Simulating transmission and control of Taenia solium infections using a reed-frost stochastic model

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The transmission dynamics of the human-pig zoonotic cestode Taenia solium are explored with both deterministic and stochastic versions of a modified Reed-Frost model. This model, originally developed for microparasitic infections (i.e. bacteria, viruses and protozoa), assumes that random contacts occur between hosts and that hosts can be either susceptible, infected or ‘recovered and presumed immune'. Transmission between humans and pigs is modelled as susceptible roaming pigs scavenging on human faeces infected with T. solium eggs. Transmission from pigs to humans is modelled as susceptible humans eating under-cooked pork meat harbouring T. solium metacestodes. Deterministic models of each scenario were first run, followed by stochastic versions of the models to assess the likelihood of infection elimination in the small population modelled. The effects of three groups of interventions were investigated using the model: (i) interventions affecting the transmission parameters such as use of latrines, meat inspection, and cooking habits; (ii) routine interventions including rapid detection and treatment of human carriers or pig vaccination; and (iii) treatment interventions of either humans or pigs. It is concluded that mass-treatment can result in a short term dramatic reduction in prevalence, whereas interventions targeting interruption of the life cycle lead to long-term reduction in prevalence.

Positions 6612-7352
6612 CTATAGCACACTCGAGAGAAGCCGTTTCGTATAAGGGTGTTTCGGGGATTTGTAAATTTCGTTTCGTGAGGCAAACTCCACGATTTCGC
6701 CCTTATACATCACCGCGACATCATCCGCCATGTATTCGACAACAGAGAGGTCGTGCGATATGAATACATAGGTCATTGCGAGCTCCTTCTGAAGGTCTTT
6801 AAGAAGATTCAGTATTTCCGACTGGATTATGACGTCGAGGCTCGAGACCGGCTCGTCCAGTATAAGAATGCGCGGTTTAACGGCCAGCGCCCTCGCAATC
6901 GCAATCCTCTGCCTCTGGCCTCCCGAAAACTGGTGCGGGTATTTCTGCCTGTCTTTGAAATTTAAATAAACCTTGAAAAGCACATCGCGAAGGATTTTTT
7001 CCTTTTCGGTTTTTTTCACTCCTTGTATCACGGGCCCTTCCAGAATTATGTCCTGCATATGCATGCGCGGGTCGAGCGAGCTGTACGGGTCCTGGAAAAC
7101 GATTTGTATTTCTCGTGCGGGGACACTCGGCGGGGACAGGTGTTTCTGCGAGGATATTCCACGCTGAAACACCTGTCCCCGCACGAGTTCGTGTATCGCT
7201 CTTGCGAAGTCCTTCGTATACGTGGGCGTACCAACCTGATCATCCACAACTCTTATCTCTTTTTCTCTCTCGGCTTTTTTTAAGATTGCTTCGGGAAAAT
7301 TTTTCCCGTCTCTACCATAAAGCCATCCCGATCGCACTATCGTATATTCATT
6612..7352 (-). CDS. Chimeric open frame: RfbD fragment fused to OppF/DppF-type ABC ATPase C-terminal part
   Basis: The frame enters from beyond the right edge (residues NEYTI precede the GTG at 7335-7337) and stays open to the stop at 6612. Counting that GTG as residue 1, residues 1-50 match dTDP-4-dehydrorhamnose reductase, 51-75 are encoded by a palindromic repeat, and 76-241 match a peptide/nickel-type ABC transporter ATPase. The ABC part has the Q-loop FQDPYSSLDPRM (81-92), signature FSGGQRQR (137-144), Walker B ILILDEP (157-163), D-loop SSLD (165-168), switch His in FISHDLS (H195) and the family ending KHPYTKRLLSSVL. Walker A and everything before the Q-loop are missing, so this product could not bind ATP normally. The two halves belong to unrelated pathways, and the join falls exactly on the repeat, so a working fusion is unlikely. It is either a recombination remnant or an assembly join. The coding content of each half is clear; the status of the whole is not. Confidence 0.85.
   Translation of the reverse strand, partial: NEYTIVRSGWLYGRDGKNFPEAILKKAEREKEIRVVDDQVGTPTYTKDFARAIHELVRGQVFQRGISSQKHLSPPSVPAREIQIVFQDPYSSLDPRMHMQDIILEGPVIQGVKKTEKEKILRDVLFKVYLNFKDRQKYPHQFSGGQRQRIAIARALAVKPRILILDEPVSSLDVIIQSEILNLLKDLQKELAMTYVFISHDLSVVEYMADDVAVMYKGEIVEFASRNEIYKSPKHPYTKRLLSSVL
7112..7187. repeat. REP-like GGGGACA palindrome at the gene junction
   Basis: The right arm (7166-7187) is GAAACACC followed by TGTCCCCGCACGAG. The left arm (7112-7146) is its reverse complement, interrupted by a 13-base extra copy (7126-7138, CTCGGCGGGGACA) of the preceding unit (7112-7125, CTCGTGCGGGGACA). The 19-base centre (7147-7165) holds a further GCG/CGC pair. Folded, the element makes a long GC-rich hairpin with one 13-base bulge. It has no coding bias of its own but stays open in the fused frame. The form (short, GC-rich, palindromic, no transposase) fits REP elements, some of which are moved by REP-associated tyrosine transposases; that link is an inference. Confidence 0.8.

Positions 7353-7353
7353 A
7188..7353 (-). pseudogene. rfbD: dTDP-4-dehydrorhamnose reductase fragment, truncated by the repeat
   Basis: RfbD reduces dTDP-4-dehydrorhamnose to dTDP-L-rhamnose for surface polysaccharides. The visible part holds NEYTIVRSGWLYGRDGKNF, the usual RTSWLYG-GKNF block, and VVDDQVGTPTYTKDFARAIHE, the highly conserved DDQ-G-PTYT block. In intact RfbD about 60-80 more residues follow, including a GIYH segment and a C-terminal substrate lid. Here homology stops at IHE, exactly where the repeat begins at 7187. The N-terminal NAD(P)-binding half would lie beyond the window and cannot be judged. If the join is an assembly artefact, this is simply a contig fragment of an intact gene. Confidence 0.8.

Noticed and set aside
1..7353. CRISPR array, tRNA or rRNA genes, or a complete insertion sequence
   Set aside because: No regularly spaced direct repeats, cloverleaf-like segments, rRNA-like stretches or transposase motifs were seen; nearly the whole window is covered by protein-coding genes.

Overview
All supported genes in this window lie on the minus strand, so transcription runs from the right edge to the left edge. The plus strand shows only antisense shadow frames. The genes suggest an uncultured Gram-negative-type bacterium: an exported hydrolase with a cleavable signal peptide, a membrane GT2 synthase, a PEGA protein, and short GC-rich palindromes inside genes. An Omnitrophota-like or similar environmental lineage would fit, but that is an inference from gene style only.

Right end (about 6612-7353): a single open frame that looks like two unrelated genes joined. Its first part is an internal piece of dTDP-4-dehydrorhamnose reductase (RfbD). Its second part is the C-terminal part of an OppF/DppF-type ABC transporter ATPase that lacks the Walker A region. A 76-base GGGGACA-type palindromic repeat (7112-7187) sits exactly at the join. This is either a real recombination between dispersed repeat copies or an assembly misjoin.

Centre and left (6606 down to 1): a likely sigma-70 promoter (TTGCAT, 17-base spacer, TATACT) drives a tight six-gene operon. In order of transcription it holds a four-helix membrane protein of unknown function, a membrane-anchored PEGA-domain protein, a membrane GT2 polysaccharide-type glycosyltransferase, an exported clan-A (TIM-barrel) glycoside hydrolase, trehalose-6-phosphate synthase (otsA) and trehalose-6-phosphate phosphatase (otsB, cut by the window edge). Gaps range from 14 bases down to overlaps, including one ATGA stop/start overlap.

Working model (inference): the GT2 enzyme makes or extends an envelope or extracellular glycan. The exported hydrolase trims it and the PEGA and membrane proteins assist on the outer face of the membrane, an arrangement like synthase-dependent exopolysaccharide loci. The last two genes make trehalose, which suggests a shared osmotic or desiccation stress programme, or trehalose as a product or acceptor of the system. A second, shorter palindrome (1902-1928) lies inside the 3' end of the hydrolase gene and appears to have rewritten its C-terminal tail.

TidsskriftInternational Journal for Parasitology
Udgave nummer5
Sider (fra-til)547-558
Antal sider12
StatusUdgivet - 2007


  • Det tidligere LIFE - Taenia solium, svin, zoonoser, matematisk modellering

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